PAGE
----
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Are Shorter Players on the Way Back?

This article first appeared in Soccer Journal (The official publication of the National Soccer Coaches Association of America)

A couple of weeks ago, I was thinking about how many small players Barcelona had on their team. I had a hunch that it was a smaller team than most. So I decided to start researching their size in comparison to other teams. Trying to figure it all out and convert centimeters to feet and inches to research this point seemed very time consuming. I had practically given up on the idea of writing this article until I was watching a baseball game and the announcer said that the next batter up was only 5’10” and was rather small in comparison to the rest of the players in Major League Baseball. I thought that baseball was one sport where height was not such a big factor. Shortly after that I was watching the Barcelona/Real Madrid Super Cup and once again noticed that Barcelona seemed much smaller than their counterparts from Real Madrid. Once again, they ended up winning another trophy. My curiosity helped me get back to my research but it helped that the announcer nicely laid out the facts for me. Barcelona was the smallest team by height in La Liga and one of the shortest teams if not the shortest team in all of Europe as well.

Over the past twenty years or so, athletes in general that make it to the top levels, have been getting taller. Basketball and volleyball players of today would make the tallest players way back look tiny. The same goes for hockey players. Even tennis players today are taller than their predecessors. Sprinters in track and field also are taller than their predecessors.

Baseball players tend to be taller but I did not feel that the short player was unable to compete at the pro level. So I researched the two teams (Baltimore Orioles and Toronto Blue Jays) that played each other in the game I was watching. Of the 55 players on both rosters, the shortest player was 5’9”. There was one player who was 5’10” tall, 2 players at 5’11”, and the remaining 51 players were all 6 feet or taller. Nine of those 55 players were 6’4” or taller. I was totally surprised that short players that were below 6 feet tall are practically not playing professional baseball.

Needless to say rugby players and American football players are very big and tall. Except for basketball, where players are close to 7 feet tall, other sports have many athletes who are over 6’4”. No longer considered big and uncoordinated, these players are very athletic and in control of their bodies. This leads one to believe that if the genes do not have height in the cards of an aspiring young athlete, then they may as well hang them up if they are trying to make it to the pro ranks.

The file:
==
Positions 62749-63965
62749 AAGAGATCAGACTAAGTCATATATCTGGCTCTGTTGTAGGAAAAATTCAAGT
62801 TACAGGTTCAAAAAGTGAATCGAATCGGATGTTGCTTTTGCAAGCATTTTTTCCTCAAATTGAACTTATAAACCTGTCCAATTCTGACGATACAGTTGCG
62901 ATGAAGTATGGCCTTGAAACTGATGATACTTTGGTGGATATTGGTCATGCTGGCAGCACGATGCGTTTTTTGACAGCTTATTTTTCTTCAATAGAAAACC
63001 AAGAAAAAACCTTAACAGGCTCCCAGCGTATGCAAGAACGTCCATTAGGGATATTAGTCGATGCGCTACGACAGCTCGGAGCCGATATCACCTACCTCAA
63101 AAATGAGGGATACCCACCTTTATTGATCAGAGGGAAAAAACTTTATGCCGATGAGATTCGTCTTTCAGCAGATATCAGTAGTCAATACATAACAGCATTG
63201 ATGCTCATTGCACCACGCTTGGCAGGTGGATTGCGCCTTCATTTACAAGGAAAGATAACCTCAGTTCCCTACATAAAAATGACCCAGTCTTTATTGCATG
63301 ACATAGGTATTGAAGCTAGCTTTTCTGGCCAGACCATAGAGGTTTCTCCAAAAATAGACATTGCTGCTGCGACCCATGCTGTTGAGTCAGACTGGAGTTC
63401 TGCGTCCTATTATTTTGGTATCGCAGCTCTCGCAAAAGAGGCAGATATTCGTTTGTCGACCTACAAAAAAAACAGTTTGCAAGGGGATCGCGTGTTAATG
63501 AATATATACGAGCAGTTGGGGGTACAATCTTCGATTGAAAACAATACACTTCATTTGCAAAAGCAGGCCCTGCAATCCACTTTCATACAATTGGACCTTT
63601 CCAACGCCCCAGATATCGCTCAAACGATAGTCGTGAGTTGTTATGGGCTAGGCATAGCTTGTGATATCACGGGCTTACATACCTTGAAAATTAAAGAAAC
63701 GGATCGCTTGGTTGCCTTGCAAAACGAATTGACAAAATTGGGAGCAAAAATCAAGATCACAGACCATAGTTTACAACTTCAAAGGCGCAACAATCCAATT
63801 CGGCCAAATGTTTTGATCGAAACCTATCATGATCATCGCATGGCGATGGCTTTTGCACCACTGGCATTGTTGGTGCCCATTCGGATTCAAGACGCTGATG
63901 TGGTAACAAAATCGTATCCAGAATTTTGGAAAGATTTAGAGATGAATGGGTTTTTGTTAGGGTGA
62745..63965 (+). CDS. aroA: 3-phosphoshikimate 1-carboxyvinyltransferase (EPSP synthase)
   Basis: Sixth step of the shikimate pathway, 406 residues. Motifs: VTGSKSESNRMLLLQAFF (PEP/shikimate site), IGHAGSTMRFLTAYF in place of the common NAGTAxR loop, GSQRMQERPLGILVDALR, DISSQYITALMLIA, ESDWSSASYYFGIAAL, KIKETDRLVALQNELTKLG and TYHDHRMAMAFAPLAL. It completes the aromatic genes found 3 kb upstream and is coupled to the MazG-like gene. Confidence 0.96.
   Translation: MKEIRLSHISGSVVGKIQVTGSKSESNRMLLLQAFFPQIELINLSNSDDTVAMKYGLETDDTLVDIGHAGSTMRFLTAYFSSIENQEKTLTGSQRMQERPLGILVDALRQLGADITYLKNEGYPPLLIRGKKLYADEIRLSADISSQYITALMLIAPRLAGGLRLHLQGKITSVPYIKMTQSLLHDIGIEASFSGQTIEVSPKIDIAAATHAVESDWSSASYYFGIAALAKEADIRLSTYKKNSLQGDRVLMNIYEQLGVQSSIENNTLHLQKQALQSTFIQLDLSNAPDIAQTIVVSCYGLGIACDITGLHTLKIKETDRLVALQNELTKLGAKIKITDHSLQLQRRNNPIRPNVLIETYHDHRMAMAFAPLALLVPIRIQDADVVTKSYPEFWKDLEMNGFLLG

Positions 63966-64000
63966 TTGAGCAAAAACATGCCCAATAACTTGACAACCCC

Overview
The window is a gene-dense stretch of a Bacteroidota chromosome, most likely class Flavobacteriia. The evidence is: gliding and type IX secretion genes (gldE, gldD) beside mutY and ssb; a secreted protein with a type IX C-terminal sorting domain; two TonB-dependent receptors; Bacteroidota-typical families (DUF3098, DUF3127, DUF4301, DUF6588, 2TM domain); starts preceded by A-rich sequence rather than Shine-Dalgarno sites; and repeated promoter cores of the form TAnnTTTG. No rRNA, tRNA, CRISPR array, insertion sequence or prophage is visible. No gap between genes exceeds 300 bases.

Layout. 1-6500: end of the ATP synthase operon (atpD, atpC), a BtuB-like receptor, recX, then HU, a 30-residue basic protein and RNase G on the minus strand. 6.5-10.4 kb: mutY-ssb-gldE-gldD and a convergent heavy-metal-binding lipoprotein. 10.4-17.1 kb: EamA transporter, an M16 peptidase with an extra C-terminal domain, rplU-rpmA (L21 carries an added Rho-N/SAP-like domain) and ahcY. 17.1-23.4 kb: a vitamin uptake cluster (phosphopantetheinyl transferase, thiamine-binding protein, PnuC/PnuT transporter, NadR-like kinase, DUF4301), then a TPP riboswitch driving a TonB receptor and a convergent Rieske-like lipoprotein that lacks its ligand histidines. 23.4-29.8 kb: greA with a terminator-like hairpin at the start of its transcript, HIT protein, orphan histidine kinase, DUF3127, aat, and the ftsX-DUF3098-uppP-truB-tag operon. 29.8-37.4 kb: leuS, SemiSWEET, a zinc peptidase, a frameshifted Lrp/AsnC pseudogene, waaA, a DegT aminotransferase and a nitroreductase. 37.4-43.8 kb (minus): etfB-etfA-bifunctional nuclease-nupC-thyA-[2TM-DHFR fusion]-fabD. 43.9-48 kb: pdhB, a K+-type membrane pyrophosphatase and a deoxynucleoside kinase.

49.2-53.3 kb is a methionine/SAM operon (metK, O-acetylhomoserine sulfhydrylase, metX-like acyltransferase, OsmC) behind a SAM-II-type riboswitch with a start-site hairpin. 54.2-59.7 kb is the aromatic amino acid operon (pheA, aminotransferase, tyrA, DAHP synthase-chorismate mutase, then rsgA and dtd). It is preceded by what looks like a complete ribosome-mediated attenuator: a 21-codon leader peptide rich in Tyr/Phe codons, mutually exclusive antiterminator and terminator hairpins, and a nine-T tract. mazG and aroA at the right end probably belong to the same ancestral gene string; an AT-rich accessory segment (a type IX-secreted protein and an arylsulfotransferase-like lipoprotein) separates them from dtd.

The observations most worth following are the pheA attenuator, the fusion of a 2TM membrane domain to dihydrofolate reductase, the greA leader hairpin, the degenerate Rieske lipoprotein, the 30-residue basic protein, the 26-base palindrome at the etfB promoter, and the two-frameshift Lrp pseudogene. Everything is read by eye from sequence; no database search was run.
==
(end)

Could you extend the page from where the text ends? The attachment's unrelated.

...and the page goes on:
It seems like the smaller players no longer have much of a chance to make it to the top in most sports.

And for a while, soccer seemed to be heading in the same direction, albeit not as dramatically. That of course, took a thunderous turn when Barcelona won the Champions League last season and proved that big is not necessarily better. Here are the statistics for Barcelona. Of the 20 players on their roster, give or take a half inch, 2 are about 5’6” tall, 3 are 5’7”, 3 are 5’8”, 4 are 5’9”, 2 are 5’10”, 1 is 5’11”, 1 is 6 feet, 2 are 6’1”, 1 is 6’3”, and only 1 is almost 6’4”.

I have always felt that the game of soccer is judged first and foremost by technique, skill, fitness, and knowledge of the game and not by brute force, which often comes from being bigger than the other guy. Although some positions could use taller players, (goalkeepers and defenders), in essence, anyone can play the game at the world’s highest levels regardless of size. Everyone is on a level playing field and that is just another reason why, as we all know, soccer is the beautiful game.

And for all those kids who enjoy playing soccer and want to see how far they can go in the sport, it’s nice to know that for one to be a good soccer player and have the possibility of making it to the highest levels, it’s not about heredity in terms of how tall or strong they will be; it’s about skill.

Thanks for reading,

John DeBenedictis

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